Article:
Well, whole doesn't always mean healthful! Nature has exquisite design and whole seeds, beans and legumes have built in defences to make sure they survive. They have evolved to have anti nutrient pesticides (us being the pests) that blocks and protects the seeds innermost nutrients, being the protein and enzymes.
Nuts and seeds are extremely nutrient-dense. They provide generous amounts of calories, fats, complex carbohydrates, protein, vitamins, minerals and fibre. Trace minerals like magnesium, zinc, selenium and copper are important but may be under-consumed in today's largely processed Western diet, and even in some plant-based diets. Nuts and seeds are a reliable and delicious source of these essential nutrients. Plus, more than just a way to meet basic nutrient needs, nuts and seeds have been shown to protect against disease. Phytochemicals, bioactive compounds that help fight illness, in nuts and seeds include ellagic acid, flavonoids, phenolic compounds, luteolin, isoflavones and tocotrienols. Nuts also contain plant sterols, thought to help keep cholesterol levels in check and reduce cancer risk. (1)
We tend to think about brightly colored fruits and vegetables as our best source of phytonutrients, but recent research has recognized black beans as a strong contender in phytonutrient benefits. The seed coat of the black bean (the outermost part that we recognize as the bean's surface) is an outstanding source of three anthocyanin flavonoids: delphinidin, petunidin, and malvidin. These three anthocyanins are primarily responsible for the rich black color that we see on the bean surface. Kaempferol and quercetin are additional flavonoids provided by this legume. Also contained in black beans are hydroxycinnamic acids including ferulic, sinapic, and chlorogenic acid, as well as numerous triterpenoids. Bean species showed variations in anthocyanins and antioxidant activities. Generally, bean species consisting of greater anthocyanins exhibited greater antioxidant activity. Darker varieties consisted of greater antioxidant activity. (2)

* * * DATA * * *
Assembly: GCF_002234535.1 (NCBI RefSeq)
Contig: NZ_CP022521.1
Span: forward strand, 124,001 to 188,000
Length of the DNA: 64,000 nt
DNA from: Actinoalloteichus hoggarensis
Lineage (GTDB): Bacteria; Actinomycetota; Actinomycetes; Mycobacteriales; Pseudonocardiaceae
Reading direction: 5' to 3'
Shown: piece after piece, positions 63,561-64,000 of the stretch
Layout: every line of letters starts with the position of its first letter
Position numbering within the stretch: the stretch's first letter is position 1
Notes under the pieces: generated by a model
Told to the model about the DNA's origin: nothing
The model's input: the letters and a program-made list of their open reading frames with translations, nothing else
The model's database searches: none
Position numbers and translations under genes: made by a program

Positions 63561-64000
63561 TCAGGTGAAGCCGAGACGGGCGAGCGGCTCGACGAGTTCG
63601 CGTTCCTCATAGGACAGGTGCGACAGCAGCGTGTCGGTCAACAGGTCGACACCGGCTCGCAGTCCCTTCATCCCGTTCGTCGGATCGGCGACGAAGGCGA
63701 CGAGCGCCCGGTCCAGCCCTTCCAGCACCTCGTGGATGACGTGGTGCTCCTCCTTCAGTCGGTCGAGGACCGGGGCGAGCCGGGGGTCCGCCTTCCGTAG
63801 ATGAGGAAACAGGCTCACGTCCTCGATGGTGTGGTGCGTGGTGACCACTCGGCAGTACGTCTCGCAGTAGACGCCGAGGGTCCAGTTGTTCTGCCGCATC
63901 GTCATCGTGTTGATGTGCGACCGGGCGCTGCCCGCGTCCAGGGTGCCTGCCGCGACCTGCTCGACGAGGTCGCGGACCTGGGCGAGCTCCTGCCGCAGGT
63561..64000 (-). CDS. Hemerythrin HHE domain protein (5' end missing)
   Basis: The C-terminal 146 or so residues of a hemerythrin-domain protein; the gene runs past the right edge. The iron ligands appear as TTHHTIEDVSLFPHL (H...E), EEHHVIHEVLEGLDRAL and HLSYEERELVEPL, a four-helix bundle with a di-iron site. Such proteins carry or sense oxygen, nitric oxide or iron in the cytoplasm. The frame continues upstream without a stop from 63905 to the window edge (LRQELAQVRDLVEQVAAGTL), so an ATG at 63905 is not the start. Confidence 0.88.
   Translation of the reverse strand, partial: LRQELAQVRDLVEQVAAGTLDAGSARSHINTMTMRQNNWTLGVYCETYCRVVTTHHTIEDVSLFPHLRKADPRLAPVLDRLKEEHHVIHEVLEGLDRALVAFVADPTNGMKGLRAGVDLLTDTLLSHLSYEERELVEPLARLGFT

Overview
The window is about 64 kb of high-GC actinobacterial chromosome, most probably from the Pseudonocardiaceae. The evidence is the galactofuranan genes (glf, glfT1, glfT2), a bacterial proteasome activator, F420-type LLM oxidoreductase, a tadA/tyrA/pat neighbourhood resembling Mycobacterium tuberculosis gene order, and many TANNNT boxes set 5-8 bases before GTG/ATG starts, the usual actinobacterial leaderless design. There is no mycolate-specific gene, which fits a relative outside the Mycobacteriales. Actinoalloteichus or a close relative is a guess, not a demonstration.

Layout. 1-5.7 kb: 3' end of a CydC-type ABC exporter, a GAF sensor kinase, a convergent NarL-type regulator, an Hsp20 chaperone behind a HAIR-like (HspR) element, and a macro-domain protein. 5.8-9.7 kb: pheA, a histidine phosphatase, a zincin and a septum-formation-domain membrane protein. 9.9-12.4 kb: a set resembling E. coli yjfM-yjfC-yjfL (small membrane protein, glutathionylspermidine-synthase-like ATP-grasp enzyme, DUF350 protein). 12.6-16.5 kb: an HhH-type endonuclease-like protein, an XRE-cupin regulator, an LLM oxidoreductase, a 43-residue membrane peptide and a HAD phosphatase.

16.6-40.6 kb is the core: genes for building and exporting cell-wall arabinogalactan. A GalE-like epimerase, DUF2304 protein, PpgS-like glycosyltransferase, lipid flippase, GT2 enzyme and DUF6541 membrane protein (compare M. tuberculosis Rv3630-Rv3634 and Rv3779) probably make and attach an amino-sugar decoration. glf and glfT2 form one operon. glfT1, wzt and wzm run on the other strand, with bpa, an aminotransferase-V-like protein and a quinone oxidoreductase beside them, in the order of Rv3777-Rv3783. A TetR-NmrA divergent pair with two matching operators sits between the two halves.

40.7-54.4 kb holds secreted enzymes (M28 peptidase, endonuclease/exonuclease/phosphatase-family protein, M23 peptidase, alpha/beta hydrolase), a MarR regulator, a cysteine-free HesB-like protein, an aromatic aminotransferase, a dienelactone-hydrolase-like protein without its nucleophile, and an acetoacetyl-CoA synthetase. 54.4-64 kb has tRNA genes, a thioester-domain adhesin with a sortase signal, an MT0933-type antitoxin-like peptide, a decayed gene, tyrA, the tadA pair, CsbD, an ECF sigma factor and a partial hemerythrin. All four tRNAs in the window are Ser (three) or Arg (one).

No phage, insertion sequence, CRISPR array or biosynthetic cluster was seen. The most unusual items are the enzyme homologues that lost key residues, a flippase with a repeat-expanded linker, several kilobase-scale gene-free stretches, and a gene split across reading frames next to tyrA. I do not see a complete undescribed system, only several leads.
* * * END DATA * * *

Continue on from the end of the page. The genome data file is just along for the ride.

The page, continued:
Beans and lentils are rich in folic acid, magnesium, potassium, B vitamins, complex carbohydrates and soluble fiber, and, at 20-25% protein by weight, are a go-to for vegetarians and vegans.
Alberta Health Services, The Canadian Diabetes Association, the Canadian Heart and Stroke Association and the Canadian Cancer Society all recommend legumes as one of the most important food groups for disease prevention and optimal health. Due to their blend of fibre, protein and nutrients, legumes aid in blood sugar regulation more than almost any other food group, a key quality for diabetics and those concerned with maintaining stable insulin response. (3,4,5,6)
Legumes are also heart-healthy; their high fibre content lowers cholesterol and triglyceride (blood fat) levels. Most varieties of beans and lentils are also high in folate, a vitamin that helps prevent the build-up of the amino acid homocysteine - elevated levels of which are a major risk factor for heart attack and stroke. (7)
All of these beautiful nutrients are locked in and need a key to open them and make them available to us to absorb.
these plants have evolved defences like phytic acid, enzyme inhibitors, lectins, as their defence arsenal. They are just trying to make it to germination and grow their own.... sound familiar?
Lets look at a few of these defences.
Phytic Acid and Mineral Deficiencies
The most known anti-nutrient found in beans, nuts, grains and seeds is phytic acid (or phytate), a phosphorous-bound organic acid that protects the plant seed from premature germination. When you eat foods with phytic acids still intact, they bind with essential minerals such as calcium, zinc, magnesium, iron and copper and prevent absorption. Phytic acid also has the potential to block protein absorption. (8)
Over time, regularly consuming foods (processed or whole) that contain phytic acid can lead to mineral deficiencies and cause a wide range of health problems including digestive irritability, impaired immune function, allergies, skin irritations, bone lose, decaying teeth, anemia, hormone disruption, and poor physiological development in infants and children.